In 1979, the IRA assassinated Lord Louis Mountbatten, uncle to Queen Elizabeth’s husband and cousin to the Queen herself.
In 1984, they bombed a hotel in Brighton where delegates to the Tory Party Conference were staying. The goal was to essentially wipe out the entire British cabinet at the time, including then Prime Minister Margaret Thatcher who narrowly escaped with her life.
There was no love lost between the IRA and the British government. It was inconceivable that one day the IRA and it’s political wing Sinn Fein would talk to the British government and be part of the 1998 Good Friday Agreements that ended the conflict.
There were zero-sum gamers on both sides, as they are in every conflict. There were people with real wounds on both sides, and there were real lives that had been lost.
There were also real lives lost during our own pre-independence conflict, including during the 1976 and 1978 Nyadzonya, Chimoio and Zambia raids.
There were also real lives lost at Elim Mission in 1978 when guerrillas killed eight British Missionaries and four of their children at a school in the Eastern Highlands. In 1978 and 1979, Air Rhodesia Flights 825 and 827 carrying civilians were short down by guerrillas.
Understandably there were zero-sum gamers on both sides who believed that because their cause was just, the only choice was to fight to the death.
Thankfully there were also enough people on both sides who said: “enough is enough,” resulting in the 1979 Lancaster House Conference which ended the war.
The easiest thing right now is for all of us to be entrenched in our positions. There is a point in any conflict beyond which it doesn’t take courage to do that. The history of our country is an open book for everyone to read. No one who has genuinely fought for justice, equal rights, the rule of law etc etc is going to lose their place in history because we have all decided that it is time to do the right thing for our children and those yet to be born.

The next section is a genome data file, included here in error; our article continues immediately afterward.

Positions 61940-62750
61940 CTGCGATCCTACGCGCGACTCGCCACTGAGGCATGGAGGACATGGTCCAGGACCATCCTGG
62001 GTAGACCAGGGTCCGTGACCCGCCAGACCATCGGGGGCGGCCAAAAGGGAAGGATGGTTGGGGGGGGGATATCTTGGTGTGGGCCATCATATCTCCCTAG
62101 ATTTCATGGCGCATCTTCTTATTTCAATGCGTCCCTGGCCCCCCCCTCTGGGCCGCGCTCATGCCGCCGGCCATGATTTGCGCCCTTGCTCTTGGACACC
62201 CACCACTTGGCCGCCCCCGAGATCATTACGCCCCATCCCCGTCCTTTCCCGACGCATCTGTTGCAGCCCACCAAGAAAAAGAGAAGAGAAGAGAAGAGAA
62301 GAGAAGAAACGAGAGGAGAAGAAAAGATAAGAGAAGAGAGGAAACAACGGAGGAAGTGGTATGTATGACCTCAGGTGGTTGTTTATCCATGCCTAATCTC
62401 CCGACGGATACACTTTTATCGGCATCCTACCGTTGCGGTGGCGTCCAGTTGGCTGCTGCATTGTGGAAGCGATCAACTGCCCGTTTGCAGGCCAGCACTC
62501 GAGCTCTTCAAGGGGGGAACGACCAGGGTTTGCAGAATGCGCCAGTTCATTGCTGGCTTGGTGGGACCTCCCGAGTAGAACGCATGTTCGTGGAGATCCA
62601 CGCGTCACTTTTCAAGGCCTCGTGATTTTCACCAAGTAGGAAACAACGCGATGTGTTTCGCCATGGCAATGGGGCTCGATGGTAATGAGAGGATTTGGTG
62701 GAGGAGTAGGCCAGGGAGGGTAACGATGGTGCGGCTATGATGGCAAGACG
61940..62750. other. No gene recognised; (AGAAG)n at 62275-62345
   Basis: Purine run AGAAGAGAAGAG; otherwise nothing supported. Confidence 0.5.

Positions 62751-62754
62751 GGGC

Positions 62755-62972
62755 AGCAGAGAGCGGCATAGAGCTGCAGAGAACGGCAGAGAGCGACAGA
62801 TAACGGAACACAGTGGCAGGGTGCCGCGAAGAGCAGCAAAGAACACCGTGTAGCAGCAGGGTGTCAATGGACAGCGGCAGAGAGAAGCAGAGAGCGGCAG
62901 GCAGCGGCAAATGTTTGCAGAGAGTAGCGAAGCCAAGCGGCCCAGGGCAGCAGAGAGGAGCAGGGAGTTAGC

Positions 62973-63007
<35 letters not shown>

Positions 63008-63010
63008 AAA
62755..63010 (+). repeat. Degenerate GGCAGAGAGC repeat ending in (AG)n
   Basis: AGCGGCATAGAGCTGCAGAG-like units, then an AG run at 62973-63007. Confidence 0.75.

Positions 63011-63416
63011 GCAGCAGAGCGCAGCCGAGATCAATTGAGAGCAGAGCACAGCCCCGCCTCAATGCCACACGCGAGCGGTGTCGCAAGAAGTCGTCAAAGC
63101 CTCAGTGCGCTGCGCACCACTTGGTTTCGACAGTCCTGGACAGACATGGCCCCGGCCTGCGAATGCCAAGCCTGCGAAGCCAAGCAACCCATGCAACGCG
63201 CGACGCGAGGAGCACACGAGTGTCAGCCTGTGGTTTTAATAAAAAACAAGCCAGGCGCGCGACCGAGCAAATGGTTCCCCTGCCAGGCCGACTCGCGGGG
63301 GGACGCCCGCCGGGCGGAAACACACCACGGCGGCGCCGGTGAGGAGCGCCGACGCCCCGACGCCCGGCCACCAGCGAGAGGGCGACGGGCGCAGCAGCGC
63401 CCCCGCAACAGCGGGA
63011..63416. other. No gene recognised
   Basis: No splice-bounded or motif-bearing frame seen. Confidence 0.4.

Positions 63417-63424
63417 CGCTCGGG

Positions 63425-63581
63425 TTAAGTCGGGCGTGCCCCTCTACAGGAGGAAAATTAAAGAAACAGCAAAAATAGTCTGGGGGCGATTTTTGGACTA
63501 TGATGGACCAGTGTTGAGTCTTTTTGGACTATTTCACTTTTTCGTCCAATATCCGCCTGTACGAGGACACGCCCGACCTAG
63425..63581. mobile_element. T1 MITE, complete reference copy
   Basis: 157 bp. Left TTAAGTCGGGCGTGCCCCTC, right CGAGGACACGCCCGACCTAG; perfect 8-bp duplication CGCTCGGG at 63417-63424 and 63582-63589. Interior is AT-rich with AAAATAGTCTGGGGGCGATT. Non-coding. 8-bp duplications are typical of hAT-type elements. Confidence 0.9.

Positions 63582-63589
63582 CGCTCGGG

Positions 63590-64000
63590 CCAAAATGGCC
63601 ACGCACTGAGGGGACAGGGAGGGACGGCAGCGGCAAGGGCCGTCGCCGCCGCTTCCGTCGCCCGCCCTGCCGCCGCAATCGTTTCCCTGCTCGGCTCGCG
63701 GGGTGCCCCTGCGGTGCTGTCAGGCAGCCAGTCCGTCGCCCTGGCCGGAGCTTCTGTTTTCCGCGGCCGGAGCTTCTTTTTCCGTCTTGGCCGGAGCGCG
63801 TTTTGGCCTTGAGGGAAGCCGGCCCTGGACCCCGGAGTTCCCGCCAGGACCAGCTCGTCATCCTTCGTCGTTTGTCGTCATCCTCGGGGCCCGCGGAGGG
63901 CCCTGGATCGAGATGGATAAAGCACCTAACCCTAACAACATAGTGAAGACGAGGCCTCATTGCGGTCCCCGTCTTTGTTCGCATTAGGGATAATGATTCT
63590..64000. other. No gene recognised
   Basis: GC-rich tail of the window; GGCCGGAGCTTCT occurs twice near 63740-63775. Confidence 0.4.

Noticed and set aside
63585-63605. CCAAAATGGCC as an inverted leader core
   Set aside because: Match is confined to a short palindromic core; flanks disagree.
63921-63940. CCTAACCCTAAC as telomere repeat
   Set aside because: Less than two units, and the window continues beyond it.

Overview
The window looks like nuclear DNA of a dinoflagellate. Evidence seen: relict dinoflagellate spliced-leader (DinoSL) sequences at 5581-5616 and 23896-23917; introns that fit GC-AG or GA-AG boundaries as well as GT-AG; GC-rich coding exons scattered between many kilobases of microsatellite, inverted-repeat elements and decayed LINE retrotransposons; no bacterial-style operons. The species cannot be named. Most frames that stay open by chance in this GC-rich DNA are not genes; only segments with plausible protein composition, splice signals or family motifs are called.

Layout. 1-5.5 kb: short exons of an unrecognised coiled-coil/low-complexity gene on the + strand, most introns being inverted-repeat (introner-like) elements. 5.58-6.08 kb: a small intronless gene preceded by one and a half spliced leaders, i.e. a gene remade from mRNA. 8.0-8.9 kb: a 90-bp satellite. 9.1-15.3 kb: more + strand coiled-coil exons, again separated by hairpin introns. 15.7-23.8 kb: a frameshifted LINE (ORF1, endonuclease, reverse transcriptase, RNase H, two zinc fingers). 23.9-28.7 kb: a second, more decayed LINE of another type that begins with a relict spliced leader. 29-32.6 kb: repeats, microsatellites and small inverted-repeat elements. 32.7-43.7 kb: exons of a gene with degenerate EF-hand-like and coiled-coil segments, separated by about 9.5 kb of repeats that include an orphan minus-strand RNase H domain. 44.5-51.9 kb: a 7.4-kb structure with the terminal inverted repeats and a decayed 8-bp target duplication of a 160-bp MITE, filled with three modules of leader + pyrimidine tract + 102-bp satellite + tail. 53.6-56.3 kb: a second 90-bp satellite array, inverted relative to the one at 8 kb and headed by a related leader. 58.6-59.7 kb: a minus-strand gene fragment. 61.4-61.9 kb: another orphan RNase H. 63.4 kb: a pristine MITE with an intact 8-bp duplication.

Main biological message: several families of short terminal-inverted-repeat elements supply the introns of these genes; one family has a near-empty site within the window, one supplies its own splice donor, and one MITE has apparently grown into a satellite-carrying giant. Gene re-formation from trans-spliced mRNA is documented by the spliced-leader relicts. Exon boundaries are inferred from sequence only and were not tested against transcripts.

It is not the past we are trying to rewrite. It’s the future and all it holds we need to draw urgently into our present so that the needs of a despairing nation can be met and the hopes and dreams of present and future generations can be realized.
Martin Luther King in the speech in DC five decades ago where he talked about “the fierce urgency of now” also warned that in the “unfolding conundrum of life and history,” there is “such a thing as being too late.” I believe we are fast approaching that point in our unending conflict when there won’t be a country left to salvage, and that the only way to stop us going over the precipice is for as many of us to fearlessly and emphatically say: Enough is enough!
Is There Not a Cause?